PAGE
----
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B.H. Koh, S.J. Dyke / Computers and Structures 85 (2007) 117130

real structure. Sohn et al. provides a comprehensive literature review regarding recent research eorts on vibrationbased damage detection method [2]. Palacz and Krawczuk
also present a comparative investigation toward various
damage detection methods employing natural frequencies,
mode shapes, and frequency response functions [3].
Correlation-based methods have been widely employed
for damage detection. One of the earliest attempts in using
the correlation of the natural frequencies as a damage metric was a study by Cawley and Adams [4]. Lew later proposed a coherence-based method that exploits parameter
changes in the transfer functions for determining the damage type and location [5]. Geometrically, the correlation
coecient represents the angle between two vectors, one
of which is the vector of measured frequencies and transfer
function coecients of a potentially damaged structure,
and the other is the parameter vector predicted for various
damage scenarios. The coecient value becomes unity if
the measured frequency change vector precisely matches
the paired hypothesis vector, indicating the hypothesis vector corresponds to the correct location of damage. The correlation coecient becomes zero if the two vectors do not
have a linear relationship. Koh and Ray used coherencebased methods to localize damage in a cantilevered beam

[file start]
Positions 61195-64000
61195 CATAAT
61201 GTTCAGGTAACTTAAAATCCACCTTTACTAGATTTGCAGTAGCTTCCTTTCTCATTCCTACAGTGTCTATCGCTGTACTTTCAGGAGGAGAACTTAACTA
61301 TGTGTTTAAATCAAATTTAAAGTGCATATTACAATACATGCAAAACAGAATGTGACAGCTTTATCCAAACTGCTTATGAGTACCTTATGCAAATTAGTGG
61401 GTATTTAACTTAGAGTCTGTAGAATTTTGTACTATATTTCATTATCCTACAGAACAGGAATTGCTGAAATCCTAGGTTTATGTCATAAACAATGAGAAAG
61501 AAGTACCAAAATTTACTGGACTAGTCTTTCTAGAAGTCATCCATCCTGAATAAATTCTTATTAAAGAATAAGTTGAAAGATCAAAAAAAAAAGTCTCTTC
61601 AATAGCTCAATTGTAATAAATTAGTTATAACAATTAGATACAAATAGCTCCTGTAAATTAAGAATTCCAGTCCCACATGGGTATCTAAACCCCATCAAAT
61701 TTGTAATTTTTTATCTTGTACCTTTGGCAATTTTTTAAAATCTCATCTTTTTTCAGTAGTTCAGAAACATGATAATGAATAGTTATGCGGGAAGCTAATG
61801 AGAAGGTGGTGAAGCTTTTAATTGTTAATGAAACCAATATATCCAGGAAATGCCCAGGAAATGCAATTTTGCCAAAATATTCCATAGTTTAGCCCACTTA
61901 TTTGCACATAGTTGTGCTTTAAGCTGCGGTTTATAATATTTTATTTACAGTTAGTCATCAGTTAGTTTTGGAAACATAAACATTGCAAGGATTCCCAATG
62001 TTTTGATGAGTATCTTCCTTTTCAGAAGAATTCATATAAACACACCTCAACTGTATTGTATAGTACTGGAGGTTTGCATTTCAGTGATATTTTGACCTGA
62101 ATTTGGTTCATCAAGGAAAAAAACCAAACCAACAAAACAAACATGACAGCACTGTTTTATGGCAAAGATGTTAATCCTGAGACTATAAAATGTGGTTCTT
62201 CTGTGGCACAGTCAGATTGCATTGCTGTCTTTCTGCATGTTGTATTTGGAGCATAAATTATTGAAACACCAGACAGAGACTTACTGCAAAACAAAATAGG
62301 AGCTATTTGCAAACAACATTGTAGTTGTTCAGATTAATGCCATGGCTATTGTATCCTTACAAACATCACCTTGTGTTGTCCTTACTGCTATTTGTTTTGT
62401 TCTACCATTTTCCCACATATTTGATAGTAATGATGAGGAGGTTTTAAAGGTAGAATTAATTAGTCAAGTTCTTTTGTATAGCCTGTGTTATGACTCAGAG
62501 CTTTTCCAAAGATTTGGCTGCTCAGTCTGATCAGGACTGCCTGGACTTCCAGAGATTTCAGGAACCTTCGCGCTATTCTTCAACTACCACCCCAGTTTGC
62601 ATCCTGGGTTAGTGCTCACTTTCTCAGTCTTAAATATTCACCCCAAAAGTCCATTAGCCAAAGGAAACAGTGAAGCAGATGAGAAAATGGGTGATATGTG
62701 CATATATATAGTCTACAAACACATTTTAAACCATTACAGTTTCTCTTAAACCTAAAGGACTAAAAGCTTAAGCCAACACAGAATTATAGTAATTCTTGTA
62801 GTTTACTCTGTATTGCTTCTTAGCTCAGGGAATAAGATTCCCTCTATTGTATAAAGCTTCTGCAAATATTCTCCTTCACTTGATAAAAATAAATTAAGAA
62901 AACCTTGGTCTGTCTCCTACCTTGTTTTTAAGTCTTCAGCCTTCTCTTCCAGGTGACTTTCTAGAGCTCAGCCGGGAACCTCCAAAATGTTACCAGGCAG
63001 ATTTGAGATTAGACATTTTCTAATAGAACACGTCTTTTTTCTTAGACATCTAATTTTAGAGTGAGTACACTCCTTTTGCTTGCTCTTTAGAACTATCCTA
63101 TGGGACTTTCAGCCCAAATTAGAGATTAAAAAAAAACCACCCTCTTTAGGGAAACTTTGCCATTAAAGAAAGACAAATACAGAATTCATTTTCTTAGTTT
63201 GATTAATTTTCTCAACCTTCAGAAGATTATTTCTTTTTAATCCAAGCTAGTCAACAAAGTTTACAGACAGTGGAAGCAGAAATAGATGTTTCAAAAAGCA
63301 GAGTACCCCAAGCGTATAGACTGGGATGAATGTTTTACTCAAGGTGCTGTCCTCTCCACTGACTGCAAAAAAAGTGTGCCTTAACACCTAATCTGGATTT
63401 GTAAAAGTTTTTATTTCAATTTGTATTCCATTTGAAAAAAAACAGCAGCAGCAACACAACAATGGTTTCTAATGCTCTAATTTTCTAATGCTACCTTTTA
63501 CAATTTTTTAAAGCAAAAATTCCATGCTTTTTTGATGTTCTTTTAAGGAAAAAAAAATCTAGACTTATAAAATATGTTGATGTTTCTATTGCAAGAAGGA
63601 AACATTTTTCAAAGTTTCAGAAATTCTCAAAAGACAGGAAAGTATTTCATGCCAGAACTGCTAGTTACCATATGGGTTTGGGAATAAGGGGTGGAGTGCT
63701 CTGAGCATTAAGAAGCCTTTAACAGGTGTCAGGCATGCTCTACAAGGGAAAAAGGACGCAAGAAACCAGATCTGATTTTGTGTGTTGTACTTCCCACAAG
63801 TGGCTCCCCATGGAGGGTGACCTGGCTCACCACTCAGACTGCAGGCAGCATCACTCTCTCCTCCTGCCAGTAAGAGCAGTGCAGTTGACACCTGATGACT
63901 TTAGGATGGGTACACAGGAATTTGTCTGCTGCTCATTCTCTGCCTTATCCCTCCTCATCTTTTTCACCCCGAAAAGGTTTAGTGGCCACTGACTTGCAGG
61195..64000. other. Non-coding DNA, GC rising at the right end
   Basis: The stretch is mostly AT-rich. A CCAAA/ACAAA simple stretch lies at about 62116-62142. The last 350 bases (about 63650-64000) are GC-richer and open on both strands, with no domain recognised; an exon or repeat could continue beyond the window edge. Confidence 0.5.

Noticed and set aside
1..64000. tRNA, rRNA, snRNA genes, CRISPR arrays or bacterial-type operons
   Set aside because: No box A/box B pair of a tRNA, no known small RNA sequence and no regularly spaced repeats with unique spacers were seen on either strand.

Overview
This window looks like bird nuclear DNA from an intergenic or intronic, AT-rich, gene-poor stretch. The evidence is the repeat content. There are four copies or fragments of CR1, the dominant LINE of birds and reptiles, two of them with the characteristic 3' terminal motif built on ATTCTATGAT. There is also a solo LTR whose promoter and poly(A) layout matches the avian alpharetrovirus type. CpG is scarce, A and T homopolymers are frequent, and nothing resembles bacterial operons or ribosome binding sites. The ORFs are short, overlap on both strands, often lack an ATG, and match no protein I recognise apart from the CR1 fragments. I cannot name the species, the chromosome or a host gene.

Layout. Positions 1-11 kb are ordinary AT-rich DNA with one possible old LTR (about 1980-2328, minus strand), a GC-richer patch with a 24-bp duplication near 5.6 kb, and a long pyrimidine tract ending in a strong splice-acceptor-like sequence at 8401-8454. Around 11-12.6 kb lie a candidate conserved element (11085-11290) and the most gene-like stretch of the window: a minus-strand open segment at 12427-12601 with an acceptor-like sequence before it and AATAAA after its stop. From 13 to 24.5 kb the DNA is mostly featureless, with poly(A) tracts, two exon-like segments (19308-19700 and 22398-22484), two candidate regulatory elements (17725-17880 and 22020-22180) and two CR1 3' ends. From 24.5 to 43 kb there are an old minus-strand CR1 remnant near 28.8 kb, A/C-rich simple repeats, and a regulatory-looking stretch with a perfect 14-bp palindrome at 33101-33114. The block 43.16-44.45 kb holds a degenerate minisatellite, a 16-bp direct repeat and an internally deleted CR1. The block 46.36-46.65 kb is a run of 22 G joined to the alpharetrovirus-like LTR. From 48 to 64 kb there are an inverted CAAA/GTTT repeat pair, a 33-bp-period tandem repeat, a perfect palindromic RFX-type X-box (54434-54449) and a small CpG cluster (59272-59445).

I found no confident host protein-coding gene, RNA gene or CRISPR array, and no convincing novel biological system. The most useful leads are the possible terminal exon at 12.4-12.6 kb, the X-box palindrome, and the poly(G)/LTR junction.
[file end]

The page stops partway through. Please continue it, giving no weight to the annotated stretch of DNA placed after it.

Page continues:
through enhanced sensitivity of the closed-loop natural frequencies in a smart structure framework [6]. Armon presents a rank-ordering of modal frequency changes as a
discrete signature for characterizing damage in a cantilevered beam [7]. The study shows that the rank-ordering
of frequency shifts is only a function of damage location
and is insensitive to the severity of damage. Messina
et al. proposed the DLAC (damage location assurance criterion) which is similar to the concept of a MAC (modal
assurance criterion) [8]. Later, they further developed the
MDLAC (multiple damage location assurance criterion)
that accommodates multiple damage locations. The advantage that the MDLAC oers over the DLAC is that the
sensitivity matrix is incorporated into the correlation equation [9]. By including the derivatives of the natural frequencies with respect to the damaged parameters, the
correlation problem evolves into an optimization problem.
However, the main disadvantage of using only natural frequencies for damage detection is that natural frequency
changes are not unique, i.e., there could exist a number
of damage combinations that generate exactly the same
natural frequency variations [10].
Mode shapes retain the spatial prole of exibility at
each measured DOF, which could be directly or indirectly
used for locating damage. However, in practice, identied
mode shape information tends to be less accurate than natural frequency identication [11]. Extracting high-delity
mode shape information requires a large number of sensors
combined with signicant post-measurement analysis. The
simplest way to compare mode shapes between the damaged and healthy structures is by calculating the MAC
value of the paired modes [12]. The MAC value (ranging
from 0 to 1) quanties the extent of linear correlation

between the two mode shape vectors. Therefore, having a


MAC value that is less than one for paired modes indicates
the existence of damage-induced disparity. MAC-based
damage detection techniques are discussed by Kim et al.
[13] who proposed several dierent versions of a MAC in
solving a damage localization problem. Ndambi et al.
showed that the MAC and Coordinate MAC value can
be used as an indication of damage through a study of a
reinforced concrete beam structure [14]. The study found
MAC values to be less sensitive to structural defects than